Net carbs refer to the digestible carbs counted on a low-carb diet. Although pancakes have only 11 grams of net carbs per 4-inch serving, they may be a tough fit on a low-carb diet -- especially if you're restricted to 20 grams a day following the Atkins plan. But with a little creativity, you can create low-carb pancakes using alternative flours, eggs or cottage cheese.
Using a Low-Carb Mix
Similar to a baking mix for regular pancakes and waffles, you can create a low-carb version with wheat bran, soy flour, whey protein, ground flaxseed and wheat gluten. Mixed with eggs, baking powder, half and half and salt, this low-carb baking mix makes pancakes with 3 grams of net carbs. Net carbs are calculated subtracting fiber from total carbs, or 5 grams of total carbs minus 2 grams of fiber, which equals 3 grams of net carbs.
You may also be able to find a ready-made mix for low-carb pancakes. Like the homemade low-carb baking mix, a commercial brand contains low-carb flours such as wheat gluten. Using this low-carb mix with oil, eggs and water creates one serving equal to three pancakes that has 7 grams of net carbs.
Low-Carb Pancakes Using Alternative Flours
Wheat flour isn't the only option when making pancakes; there are a number of low-carb options. Coconut flour, with 3 grams of net carbs per 2 tablespoons, makes a good choice. While recipes vary, you can make a 4-gram net-carb cake mixing the flour with eggs, almond milk, butter, vanilla extract and sugar substitute. Add cinnamon or nutmeg to vary the flavor. Coconut flour holds more fluid than wheat flour, so you'll use less in your recipe. Start with 1/4 to 1/3 cup of coconut flour in place of 1 cup of wheat flour and adjust to your taste.
If you're not a fan of coconut, try almond flour, which offers another low-carb alternative, with 2 grams of net carbs per 2 tablespoons. Unlike coconut flour, there's no recommended ratio for amount of almond flour to replace wheat flour, so you may need to play with your recipe or use one already established. Almond flour creates a denser pancake, so add an extra egg or seltzer water to make them fluffier.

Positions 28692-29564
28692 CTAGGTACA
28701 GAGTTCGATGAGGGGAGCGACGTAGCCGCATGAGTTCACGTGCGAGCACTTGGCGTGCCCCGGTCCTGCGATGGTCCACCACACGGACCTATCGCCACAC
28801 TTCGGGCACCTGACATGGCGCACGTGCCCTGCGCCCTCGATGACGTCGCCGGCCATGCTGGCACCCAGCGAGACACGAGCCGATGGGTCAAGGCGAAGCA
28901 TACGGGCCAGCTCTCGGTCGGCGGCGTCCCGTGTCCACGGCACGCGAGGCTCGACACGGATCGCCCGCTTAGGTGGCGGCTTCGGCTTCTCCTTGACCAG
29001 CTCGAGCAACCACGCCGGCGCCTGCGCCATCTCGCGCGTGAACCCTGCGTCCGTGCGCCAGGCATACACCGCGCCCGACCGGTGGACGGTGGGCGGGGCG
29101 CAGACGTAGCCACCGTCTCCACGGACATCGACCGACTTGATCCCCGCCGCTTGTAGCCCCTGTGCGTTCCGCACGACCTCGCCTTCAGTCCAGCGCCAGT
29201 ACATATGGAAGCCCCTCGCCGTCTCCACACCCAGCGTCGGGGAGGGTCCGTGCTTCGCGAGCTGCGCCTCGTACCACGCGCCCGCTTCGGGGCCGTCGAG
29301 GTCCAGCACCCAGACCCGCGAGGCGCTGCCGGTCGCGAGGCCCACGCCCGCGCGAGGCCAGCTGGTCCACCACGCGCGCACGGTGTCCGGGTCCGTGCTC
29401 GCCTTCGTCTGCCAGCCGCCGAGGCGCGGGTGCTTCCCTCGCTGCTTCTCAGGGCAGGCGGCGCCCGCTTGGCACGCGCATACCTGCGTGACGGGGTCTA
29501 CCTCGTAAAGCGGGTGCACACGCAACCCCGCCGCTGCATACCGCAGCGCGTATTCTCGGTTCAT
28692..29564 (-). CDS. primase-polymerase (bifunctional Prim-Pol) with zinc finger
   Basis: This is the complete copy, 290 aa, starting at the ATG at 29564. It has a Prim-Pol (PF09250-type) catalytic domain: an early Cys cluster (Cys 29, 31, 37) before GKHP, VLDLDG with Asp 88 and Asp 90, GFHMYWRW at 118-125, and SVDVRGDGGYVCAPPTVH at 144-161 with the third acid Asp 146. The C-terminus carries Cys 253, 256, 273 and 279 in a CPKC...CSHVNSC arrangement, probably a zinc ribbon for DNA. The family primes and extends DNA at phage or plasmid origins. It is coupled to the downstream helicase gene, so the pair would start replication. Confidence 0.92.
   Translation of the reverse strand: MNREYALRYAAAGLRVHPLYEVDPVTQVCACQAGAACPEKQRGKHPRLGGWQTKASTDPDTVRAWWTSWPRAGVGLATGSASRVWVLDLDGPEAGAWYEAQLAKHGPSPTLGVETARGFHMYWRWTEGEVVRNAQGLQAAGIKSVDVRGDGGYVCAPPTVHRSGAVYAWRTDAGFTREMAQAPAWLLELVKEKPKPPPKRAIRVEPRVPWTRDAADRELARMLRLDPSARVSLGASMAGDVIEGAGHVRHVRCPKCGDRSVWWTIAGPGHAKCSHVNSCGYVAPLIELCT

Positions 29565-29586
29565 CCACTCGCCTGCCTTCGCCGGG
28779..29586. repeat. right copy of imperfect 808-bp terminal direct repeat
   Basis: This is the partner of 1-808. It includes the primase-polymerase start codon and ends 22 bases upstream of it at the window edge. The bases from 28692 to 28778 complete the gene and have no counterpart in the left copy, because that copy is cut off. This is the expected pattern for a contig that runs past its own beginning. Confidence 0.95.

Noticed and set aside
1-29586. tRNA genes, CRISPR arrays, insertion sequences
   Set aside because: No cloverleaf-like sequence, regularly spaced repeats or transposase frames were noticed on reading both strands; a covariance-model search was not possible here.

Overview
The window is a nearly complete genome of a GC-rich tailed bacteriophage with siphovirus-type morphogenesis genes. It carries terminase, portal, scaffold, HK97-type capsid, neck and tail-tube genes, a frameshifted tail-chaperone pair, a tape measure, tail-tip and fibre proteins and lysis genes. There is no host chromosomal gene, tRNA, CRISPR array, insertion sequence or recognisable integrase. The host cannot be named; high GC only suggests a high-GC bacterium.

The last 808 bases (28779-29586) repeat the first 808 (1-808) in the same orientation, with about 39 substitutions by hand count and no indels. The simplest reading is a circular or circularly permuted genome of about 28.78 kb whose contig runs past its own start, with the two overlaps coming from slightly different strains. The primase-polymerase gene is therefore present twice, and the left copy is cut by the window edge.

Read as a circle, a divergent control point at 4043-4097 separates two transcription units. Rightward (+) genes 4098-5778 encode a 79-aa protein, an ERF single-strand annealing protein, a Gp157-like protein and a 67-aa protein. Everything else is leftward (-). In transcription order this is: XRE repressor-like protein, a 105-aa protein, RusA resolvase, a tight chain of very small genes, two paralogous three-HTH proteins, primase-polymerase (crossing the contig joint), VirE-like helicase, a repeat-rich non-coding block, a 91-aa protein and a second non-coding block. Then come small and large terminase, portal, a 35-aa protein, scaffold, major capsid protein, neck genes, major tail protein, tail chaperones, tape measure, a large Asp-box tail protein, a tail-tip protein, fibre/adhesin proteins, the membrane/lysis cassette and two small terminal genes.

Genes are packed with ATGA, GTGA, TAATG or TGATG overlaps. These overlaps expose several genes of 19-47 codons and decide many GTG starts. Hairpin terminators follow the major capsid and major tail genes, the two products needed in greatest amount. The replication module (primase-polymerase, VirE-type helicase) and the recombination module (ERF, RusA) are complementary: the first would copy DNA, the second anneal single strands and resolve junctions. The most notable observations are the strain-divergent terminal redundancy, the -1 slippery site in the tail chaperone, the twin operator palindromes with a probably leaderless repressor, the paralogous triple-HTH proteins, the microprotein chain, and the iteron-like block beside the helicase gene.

Cottage Cheese Pancakes
For a flourless pancake, try using cottage cheese as a base. Mixed with eggs and powdered psyllium, cottage cheese pancakes have 3 grams of net carbs per cake.
Pancakes a little closer to what you're used to can be made by adding a bit of flour or pancake mix -- about 1/3 cup -- to the cottage cheese pancake recipe to add texture and flavor. Use a whole-grain flour to up the fiber and lower the carb content.
Protein pancakes are tasty, easy to put together and may work for those new to low-carb eating. These recipes typically use oat flour in place of wheat flour and include eggs or egg whites and protein powder. The carb count varies depending on the recipe, but tends to be higher than low-carb recipes, with as much as 12 grams of net carbs per pancake. Keep them as low-carb as possible by ditching the oat flour and using protein powder as the main dry ingredient.
With 13 grams of net carbs per tablespoon, maple syrup won't fit most low-carb plans. If you like your pancakes sweet, add raspberries or strawberries to your batter. One-half cup of raspberries adds 3 grams of net carbs, while the same serving of sliced strawberries adds 5 grams of net carbs.
Better yet, go for savory cakes. Crumbled bacon or sliced ham mixes well with pancake batter to create a tasty cake. Or, up the nutrition with grated zucchini or summer squash or with sliced mushrooms or tomatoes. Roll with slices of chicken breast and eat like a burrito. Make them moist by adding a low-carb, cheesy sauce.
Those who prefer a traditional topping for low-carb pancakes can use sugar-free syrups, which have zero to 1 gram of net carb per tablespoon.